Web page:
Cochrane: Hitting the Road

When it seemed we had reached the very end of the Carretera Austral (Southern Road), three quaint townships surprised and delighted us: Caleta Tortel, Puerto Yungay and Río Bravo.

Unbelievable, typical villages in southern Chile can be reached by river barges crossing from coast to coast.

Traveling south along the Carretera Austral (Southern Road) from Cochrane, we reached El Vagabundo, a river port from which barges to Caleta Tortel, Río Bravo and Puerto Yungay can be taken. We sailed up the Baker River to a picturesque town whose cluster of houses with smoking chimneys seemed to lean towards the bay. The population in Caleta Tortel is scarce and the town buildings are connected by wooden walkways over the water made of pilgerodendron, or ciprés de las guaitecas as it is known locally. There are no cars in the town. As rainfall is plentiful, the stream flow of the Baker River and its tributaries is high throughout the year, and the houses called palafitos are built on high poles to avoid being flooded. Located between two ice fields, furrowed by fjords, canals and estuaries are Lake San Rafael and Bernardo O’Higgins National Parks and Katalalixar National Reserve. Campo de Hielo Norte (North Ice Field) has been added to the UNESCO list of biosphere reserves. Besides its arbitrary shapes, the continental ice field has summits, gorges and numerous snowdrifts which feed milky white rivers and lakes flowing into the Baker River. Heading northwest out of Caleta Tortel, after navigating for about three hours, Steffen is reached. This snow drift features mountainous relief and rivers of everlasting ice starting in Campo de Hielo Norte. To the southeast, after navigating about five hours, is Jorge Montt, another mountainous snowdrift starting in Campo de Hielo Norte. Its vegetation and immense blue ice wall are absolutely dazzling.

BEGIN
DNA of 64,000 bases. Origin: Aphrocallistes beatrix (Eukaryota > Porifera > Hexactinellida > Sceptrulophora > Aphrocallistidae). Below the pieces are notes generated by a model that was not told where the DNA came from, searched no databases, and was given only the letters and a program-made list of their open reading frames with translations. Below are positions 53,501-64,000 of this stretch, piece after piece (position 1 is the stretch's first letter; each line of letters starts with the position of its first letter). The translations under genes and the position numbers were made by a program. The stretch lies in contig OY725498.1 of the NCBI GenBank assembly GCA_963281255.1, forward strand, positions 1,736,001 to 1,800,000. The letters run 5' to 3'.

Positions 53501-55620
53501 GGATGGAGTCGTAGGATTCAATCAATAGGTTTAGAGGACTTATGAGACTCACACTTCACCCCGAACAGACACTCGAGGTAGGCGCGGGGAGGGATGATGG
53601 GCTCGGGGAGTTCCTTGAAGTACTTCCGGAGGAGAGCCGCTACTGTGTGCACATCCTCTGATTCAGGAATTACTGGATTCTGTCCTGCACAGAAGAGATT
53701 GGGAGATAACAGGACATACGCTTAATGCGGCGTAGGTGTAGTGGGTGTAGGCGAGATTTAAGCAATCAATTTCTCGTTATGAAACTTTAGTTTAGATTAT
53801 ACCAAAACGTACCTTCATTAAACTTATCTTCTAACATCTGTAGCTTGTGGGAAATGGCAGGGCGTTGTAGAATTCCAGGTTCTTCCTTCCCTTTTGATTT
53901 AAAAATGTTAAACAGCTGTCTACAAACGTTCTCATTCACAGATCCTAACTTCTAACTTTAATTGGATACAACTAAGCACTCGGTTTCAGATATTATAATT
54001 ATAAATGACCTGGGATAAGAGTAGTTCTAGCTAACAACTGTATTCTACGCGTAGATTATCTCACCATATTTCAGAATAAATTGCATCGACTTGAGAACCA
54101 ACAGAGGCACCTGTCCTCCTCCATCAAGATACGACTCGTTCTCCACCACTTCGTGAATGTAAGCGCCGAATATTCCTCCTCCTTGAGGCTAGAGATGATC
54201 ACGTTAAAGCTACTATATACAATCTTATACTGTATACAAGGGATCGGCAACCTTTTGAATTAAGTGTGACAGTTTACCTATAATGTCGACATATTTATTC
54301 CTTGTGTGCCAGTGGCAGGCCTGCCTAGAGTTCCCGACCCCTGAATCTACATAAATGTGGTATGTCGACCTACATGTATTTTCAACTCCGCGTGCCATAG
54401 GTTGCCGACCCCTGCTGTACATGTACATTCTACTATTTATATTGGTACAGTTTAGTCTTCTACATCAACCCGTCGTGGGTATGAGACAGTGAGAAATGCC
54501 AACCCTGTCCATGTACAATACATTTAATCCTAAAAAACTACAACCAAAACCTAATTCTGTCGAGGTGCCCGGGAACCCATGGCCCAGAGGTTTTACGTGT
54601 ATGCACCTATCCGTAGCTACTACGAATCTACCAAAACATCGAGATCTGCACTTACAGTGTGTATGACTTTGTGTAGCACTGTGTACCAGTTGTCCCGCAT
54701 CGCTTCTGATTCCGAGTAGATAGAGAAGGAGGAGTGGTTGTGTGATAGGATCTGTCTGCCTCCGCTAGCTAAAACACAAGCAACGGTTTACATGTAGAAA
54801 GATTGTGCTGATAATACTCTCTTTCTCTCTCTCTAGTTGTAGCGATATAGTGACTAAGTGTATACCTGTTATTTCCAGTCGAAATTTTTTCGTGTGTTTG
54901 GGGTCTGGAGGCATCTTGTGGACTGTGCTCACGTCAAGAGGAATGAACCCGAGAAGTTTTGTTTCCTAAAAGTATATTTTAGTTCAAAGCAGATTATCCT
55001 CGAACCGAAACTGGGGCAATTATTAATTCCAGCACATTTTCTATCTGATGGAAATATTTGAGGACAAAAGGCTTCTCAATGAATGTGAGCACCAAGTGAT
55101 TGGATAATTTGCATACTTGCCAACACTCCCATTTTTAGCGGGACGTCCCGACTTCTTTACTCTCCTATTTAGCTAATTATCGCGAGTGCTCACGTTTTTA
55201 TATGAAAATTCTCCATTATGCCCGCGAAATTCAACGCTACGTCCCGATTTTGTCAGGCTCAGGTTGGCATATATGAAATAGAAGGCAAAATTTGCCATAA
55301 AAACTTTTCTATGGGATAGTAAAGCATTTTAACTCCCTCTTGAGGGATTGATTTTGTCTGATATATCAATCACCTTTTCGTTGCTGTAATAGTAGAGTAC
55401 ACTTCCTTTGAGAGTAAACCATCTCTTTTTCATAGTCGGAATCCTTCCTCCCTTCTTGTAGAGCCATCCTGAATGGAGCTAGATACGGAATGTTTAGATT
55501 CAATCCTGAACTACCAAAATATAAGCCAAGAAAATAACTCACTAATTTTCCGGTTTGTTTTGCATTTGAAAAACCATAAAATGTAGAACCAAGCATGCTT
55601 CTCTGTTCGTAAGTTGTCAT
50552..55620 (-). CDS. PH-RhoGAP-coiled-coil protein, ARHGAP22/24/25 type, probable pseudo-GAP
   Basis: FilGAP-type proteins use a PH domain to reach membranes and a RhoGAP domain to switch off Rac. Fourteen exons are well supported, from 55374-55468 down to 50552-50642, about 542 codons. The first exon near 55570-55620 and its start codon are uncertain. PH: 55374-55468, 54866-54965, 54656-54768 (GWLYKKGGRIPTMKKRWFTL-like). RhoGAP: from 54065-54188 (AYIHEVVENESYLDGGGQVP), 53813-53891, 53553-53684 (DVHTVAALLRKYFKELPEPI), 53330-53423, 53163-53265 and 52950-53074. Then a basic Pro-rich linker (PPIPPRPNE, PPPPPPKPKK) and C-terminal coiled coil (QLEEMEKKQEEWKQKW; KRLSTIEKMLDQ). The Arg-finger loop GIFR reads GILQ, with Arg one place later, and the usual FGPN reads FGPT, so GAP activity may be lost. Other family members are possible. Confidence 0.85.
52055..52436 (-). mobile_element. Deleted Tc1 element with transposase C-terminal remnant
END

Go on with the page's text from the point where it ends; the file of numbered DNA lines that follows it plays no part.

More wonders are in store. Katalalixar National Reserve, northwest of Caleta Tortel, is limited by native pilgerodendron cipres de las guaitecas and mañiú (saxegothaea) woods. The former, the southernmost native conifer in the world, plays a key role in the economic development of the region as well as being considered the most valuable wood in Chile. Puerto Yungay is farther south along the Carretera Austral. As not many venture this far, the lucky few may be rewarded by the sight of a huemul deer or condor. Countless barges and passenger boats to different destinations show the special lifestyle in the area, where each and every place is reached by water. Added to the spectacular landscape, this has become a tourist attraction. This is as far as our journey took us. Nevertheless, the Carretera Austral continues to Villa O'Higgins, a small township with very few inhabitants but the same charm as the ones we had already visited. Back in Cochrane we realized that the tour is as long and intense as the yearning to keep exploring every nook and cranny of the southern tip of Chile.

Autor Mónica Pons

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